BY JACK DINI – Color influences us in many ways. If affects our moods, eating habits, sports activities, and many other aspects of our daily lives.

The color of the sky and the oceans, blue is one of the most popular colors. It causes the opposite reaction as red. Peaceful, tranquil blue causes the body to produce calming chemicals, so it is often used in bedrooms.  Fashion consultants recommend wearing blue to job interviews because it symbolizes loyalty. People are more productive in blue rooms. Studies show weightlifters are able to handle heavier weights in blue gyms. (1)

Bright white light has the power to mitigate depressions and other maladies of mood. However, an emergent recent literature suggests that blue light may be particularly potent for such applications. Blue light has the power to reset our own clocks. Although most visible wavelengths can reset the clock, the blues do the job with the greatest efficiency. Blue light-emitting goggles, panels and other devices are used to treat problems such as sleep disorders, jet lag, seasonal affective disorder, and premenstrual syndrome. Researchers have shown that  in humans  light influences hormone secretion, heart rate, alertness, sleep propensity, body temperature, and gene expressions. Moreover, in such studies, blue wavelengths have been found to exert more powerful effects than green wavelengths. (2)

Blue streetlights are believed to be useful in preventing suicides and street crime, a finding that is encouraging an increasing number of railway companies to install blue light-emitting apparatus at stations to prevent people from committing suicide by jumping in front of trains. Glascow, Scotland, introduced blue street lighting to improve the city’s landscape in 2000. Afterward, the number of crimes in areas illuminated in blue noticeably decreased.  Nara, Japan, prefectural police set up blue street lights in the prefecture in 2005 and found the number of crimes decreased by about 9 percent in blue-illuminated neighborhoods. (3) Other Japanese railway operators are installing special blue lights above station platforms in the hope will have a soothing effect and reduce suicides. The lights, which are brighter than standard fluorescent bulbs, bathe the platform below in an eerie blue light. They hang at the end of each platform, a spot where people are most likely to throw themselves in front of a speeding train. (4)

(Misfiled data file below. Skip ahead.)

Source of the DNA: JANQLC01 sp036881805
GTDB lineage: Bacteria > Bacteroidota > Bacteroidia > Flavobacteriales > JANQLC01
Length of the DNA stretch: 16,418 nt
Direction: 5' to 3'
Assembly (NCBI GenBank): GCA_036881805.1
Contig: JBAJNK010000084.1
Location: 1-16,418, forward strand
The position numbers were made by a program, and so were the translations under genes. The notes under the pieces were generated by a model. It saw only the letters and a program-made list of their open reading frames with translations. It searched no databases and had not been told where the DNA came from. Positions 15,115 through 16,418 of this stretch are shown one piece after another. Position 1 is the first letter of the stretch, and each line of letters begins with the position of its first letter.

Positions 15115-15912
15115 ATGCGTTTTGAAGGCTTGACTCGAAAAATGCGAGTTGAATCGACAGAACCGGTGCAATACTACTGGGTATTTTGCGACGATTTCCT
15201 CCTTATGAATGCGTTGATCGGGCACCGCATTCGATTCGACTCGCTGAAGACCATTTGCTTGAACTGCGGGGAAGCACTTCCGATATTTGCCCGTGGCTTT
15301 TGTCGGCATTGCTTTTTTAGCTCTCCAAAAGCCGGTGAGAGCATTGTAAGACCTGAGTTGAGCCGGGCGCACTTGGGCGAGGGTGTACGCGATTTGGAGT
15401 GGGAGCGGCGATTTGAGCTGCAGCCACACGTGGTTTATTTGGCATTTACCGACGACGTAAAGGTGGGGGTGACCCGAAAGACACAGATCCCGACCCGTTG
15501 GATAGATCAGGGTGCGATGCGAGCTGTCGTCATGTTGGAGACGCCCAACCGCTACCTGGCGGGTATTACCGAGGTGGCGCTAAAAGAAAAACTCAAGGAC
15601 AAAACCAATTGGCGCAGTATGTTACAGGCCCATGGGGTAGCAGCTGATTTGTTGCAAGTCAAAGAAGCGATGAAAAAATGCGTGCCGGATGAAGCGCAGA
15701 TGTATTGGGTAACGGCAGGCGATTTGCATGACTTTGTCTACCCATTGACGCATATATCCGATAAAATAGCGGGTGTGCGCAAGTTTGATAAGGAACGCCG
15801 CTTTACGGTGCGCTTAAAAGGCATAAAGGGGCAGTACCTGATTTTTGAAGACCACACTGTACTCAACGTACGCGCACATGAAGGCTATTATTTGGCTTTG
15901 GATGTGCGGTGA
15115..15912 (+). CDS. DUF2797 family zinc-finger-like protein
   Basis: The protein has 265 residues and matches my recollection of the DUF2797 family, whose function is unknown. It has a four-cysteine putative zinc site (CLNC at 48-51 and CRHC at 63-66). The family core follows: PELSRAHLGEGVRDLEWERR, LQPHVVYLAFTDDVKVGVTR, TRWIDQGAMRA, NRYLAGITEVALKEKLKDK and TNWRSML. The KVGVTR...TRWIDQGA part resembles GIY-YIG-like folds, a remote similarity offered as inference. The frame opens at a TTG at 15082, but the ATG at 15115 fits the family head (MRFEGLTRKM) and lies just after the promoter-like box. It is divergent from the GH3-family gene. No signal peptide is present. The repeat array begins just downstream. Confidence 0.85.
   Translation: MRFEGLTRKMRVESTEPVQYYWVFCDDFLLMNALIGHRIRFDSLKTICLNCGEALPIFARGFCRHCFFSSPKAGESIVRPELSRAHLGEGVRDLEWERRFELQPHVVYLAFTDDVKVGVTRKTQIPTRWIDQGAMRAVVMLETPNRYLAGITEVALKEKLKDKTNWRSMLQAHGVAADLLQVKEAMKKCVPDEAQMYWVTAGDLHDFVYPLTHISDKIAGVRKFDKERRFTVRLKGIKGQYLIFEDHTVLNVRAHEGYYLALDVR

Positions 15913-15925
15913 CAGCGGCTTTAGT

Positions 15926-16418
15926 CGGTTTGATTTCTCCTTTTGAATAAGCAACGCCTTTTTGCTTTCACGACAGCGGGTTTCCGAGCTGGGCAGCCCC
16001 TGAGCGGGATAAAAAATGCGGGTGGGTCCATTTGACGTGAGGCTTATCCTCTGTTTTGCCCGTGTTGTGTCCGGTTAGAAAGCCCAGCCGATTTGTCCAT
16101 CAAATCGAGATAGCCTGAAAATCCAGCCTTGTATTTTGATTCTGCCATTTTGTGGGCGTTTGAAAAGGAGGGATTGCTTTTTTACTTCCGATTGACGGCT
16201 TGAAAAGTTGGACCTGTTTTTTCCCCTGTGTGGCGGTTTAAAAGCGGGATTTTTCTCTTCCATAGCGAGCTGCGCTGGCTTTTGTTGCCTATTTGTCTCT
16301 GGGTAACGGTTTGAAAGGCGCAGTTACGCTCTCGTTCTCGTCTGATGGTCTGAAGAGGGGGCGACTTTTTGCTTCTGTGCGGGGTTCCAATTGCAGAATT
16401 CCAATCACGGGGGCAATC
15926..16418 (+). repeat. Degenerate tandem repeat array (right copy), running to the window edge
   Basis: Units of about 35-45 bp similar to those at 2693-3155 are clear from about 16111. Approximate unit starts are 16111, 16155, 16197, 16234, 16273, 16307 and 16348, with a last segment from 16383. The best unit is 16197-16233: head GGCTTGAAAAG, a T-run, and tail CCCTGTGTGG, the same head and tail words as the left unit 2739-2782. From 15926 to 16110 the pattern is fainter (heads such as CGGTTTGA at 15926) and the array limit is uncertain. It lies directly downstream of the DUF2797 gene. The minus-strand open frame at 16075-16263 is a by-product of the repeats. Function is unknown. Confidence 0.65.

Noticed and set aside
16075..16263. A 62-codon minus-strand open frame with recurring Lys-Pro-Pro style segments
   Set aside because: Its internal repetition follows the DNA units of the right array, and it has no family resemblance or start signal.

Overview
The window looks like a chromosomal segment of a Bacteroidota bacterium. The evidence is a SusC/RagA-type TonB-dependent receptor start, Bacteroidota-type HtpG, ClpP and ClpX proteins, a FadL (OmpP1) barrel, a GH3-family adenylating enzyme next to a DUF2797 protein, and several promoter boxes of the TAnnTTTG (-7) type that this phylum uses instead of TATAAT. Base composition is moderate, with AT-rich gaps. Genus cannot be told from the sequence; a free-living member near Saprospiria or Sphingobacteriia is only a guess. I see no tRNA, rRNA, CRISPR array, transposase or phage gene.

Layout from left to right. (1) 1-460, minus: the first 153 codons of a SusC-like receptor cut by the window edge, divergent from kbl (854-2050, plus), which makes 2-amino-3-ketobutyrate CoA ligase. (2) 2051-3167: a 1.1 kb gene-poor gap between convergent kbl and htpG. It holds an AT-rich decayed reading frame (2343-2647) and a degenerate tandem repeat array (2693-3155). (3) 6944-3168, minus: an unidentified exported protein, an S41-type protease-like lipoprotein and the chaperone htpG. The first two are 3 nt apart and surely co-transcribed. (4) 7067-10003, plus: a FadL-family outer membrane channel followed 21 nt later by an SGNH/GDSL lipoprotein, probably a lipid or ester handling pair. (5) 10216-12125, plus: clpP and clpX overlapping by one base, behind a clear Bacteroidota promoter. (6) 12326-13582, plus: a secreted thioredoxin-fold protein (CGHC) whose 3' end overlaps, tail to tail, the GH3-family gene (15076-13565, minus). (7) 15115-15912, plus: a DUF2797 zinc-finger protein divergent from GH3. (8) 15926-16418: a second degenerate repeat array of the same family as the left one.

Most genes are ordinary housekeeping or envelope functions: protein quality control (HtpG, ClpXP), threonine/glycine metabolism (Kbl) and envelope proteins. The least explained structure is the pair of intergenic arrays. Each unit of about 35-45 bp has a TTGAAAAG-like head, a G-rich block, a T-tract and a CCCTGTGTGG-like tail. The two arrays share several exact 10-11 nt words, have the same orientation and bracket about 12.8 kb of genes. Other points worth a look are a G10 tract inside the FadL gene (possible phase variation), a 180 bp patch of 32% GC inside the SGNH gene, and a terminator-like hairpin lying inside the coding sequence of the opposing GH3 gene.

Colors affect the perceived action of a drug and seem to influence their effectiveness. Red, yellow and orange are associated with a stimulant effect, while blue and green are related to a tranquilizing effect. (5)

Researchers at Johns Hopkins University examined how various aspects of people’s environments affected their eating habits. They discovered that when the walls were colored light blue or green, forty percent of people chewed their food more and ate less. When the walls were red, yellow, or orange, chewing rates went down and food consumption went up. Perhaps that’s why so many fast food restaurant designers choose these colors, suggests Joe Schwarcz. (6)

The color of sportswear has been shown to influence the outcome of several different sports. Studies on effects of success in team sports show that wearing red enhances performance in a variety of competitive contexts. (7) By contrast, people have strongly negative unconscious reactions to black uniforms. Teams with black are overwhelmingly likely to rank near the top of their leagues in penalties. (8)

Color and a number of other cues including weather,  symbols and images,  have a surprising ability to influence how we think, feel, and decide. As Adam Alter notes, “Once we understand what those cues are and how they shape our mental lives, we’re better equipped to harness or discount them.” (9)

References

  1. David Johnson, “Color Psychology,” http://www.infoplease.com/spot/colors.html, accessed December 27, 2008
  2. David C. Holzman, “What’s in a color? The unique human health effects of blue light,” Environmental Health Perspectives, 118, A22, 2010
  3. “Blue street lights may prevent crime, suicide,” Contra Costa Times, December 11, 2008, Page A14
  4. Shino Yuasa “A push to limit train suicides,” San Francisco Chronicle, November 5, 2009, Page A5
  5. Anton J. M. de Craen, et al., “Effect of color of drugs: systematic review of perceived effect of drugs and of their effectiveness,” British Medical Journal, 313, 1624, 1996
  6. Joe Schwarcz, The Genie in the Bottle, (New York, Henry Holt & Co., 2002), 254
  7. M. J. Attrill, “Red Shirt color is associated with long-term success in English football,” Journal of Sports Science, 26(6), 577, 2008
  8. Mark G. Frank and Thomas Gilovich, “The dark side of self and social perception: Black uniforms and aggression in professional sports,” Journal of Personality and Social Psychology, 54, 74, 1988
  9. Adam Alter, “We are blind to much that shapes our mental life,” in This Will Make You Smarter, John Brockman, Editor, (New York, Harper Perennial, 2012) 150

 

 

Comments

comments